NYU launched its Public Health Ambassadors program last month to aid students in comprehending and complying with NYU’s COVID-19 guidelines and to facilitate campus life during the COVID-19 crisis. Through the program, NYU has trained hundreds of undergraduate students to help their peers abide by state, city and university public-health guidelines.
Lara Fu, a second-year graduate student at Wagner, is one of the program’s graduate coordinators; in collaboration with other graduate coordinators, she oversees about 350 Public Health Ambassadors. Fu said that undergraduate PHAs are collectively working 2,500 hours per week across various NYU sites — Tandon School of Engineering in Brooklyn, Langone Health on First Avenue, the SPS Midtown center and the Washington Square Park campus.
Ambassadors are required to go through four rounds of training to equip them with the necessary skills to safeguard their health in potentially high-risk situations, Fu said. She confirmed that ambassadors were deployed at protest parties that took place in Washington Square Park on Sept. 12 and 13.
“Washington Square Park is public property so unfortunately NYU does not have jurisdiction over it,” Fu said. “But at the same time, it is right in the middle of basically what is NYU’s campus … That’s why the PHA program asked ambassadors if any of them were willing to staff at this time and this was just an opportunity for them to pick up extra shifts.”
“We never forced anyone into staffing it and of course we always emphasize to the ambassadors their safety is first and foremost,” Fu said.
WSN contacted all the ambassadors stationed at Washington Square Park during the protest parties, but was told to redirect all inquiries to University Spokesman John Beckman. The ambassadors feared termination of their employment if they spoke to WSN.
Yi Ping Bong, a second-year graduate student at Wagner, is also a PHA graduate coordinator. She said that she is confident in the program’s ability to help contain the spread of COVID-19, and she commended the University for the initiative.
“I feel that this program itself is a testament to how confident NYU is in protecting its students,” Bong said. “By making students work in the environment that [NYU is] getting other students to come to school in, you understand that the risk [NYU is] putting themselves in is going to be faced by the student workers themselves. So they definitely have equipped students and workers with the same level of PPEs and protection that they need.”
Pointing to the history and evidence of “community-based health promotion programs,” Dr. Cheryl Merzel, Director of Educational Advancement and Assessment at the School of Global Public Health, recommends the continued employment of PHAs.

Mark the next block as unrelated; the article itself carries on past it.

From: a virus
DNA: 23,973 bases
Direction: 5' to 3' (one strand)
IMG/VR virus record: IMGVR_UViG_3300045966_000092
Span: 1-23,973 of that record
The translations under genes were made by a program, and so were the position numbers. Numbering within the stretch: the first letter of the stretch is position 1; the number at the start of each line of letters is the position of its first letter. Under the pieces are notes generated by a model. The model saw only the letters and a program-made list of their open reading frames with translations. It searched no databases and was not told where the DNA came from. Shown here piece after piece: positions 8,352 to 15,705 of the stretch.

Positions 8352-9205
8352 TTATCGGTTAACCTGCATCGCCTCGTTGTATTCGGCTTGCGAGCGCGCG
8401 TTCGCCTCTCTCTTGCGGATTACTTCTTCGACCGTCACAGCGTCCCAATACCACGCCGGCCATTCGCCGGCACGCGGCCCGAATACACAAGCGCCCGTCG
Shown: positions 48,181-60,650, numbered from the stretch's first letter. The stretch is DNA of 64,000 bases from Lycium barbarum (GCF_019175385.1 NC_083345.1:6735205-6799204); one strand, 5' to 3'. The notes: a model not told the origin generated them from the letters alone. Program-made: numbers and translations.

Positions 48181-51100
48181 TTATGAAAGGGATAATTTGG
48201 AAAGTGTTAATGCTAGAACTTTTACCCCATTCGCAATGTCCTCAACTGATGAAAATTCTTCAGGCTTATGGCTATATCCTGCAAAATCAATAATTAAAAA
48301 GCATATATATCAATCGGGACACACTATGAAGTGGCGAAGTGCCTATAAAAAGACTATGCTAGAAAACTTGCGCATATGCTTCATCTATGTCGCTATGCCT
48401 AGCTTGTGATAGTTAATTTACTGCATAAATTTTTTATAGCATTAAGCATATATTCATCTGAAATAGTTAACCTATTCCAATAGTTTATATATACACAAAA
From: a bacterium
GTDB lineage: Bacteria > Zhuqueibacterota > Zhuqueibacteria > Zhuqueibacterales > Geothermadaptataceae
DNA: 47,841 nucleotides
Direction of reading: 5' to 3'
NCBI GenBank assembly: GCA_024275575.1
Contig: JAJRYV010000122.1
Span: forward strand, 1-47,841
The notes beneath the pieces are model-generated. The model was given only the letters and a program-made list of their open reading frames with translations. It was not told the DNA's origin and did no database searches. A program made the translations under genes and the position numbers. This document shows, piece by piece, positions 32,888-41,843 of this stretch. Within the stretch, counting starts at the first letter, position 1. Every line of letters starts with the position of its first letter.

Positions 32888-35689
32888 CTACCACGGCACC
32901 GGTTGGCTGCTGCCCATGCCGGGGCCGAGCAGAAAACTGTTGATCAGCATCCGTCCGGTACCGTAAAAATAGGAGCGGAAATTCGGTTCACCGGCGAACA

“This is indeed a complex situation with no easy solutions,” Merzel wrote in an email to WSN, referring to the global pandemic, the hybrid semester, the protest parties and the quarantine of an entire dorm. “Student leadership is needed, and even then, behavior change will take time as attitudes and more importantly, norms are changed. These are the lessons from several decades of programs shown to be effective in reducing teen smoking and campus alcohol use, and in promoting adoption of safe sex behaviors.”
Merzel noted the effectiveness of peer role models; however, student ambassador roles should be solely educational, she said — “giving the ambassadors an enforcement role will damage trust.” Ambassadors alone are insufficient, Merzel added, and NYU needs a strong, student led–public information campaign. “Exhortations and warnings from University administration are of limited value,” she said.
Merzel also encouraged students to organize virtual town halls so that they can engage in dialogues with administrators about student issues and concerns regarding enforcement of public health and safety guidelines. Additionally, she recommended the university host socially distanced events as social outlets to prevent students from partying off campus or going to bars.
Referring to the Washington Square Park gatherings, Merzel emphasized the challenges associated with safely regulating the use of public spaces, especially regarding the ongoing Black Lives Matter protests.
“It appears that some of the activity is part of a protest and some is good old partying,” she wrote. “If protest leaders can be identified, I suggest that NYU student BLM leaders be asked to help broker safe protest situations with the protest organizers. The right to protest needs to be maintained but as many of us have observed, this can be done safely.”
Fu also believes that NYU’s ability to sustain an in-person experience is ultimately reliant on compliance across the university community.
“I feel pretty optimistic — but again, as I am sure NYU has emphasized, and as I am sure students are aware of, this is a group effort,” she said. “It really is dependent on all of us making this effort to practice our best public health behaviors and keeping our community healthy and safe.”
Email Aarushi Sharma at [email protected]
Correction, Sept. 17: A previous version of this article stated that Public Health Ambassadors work a collective 1,700 hours across all NYU campuses. Public Health Ambassadors work a collective 2,500 hours. The article has been updated and WSN regrets the error.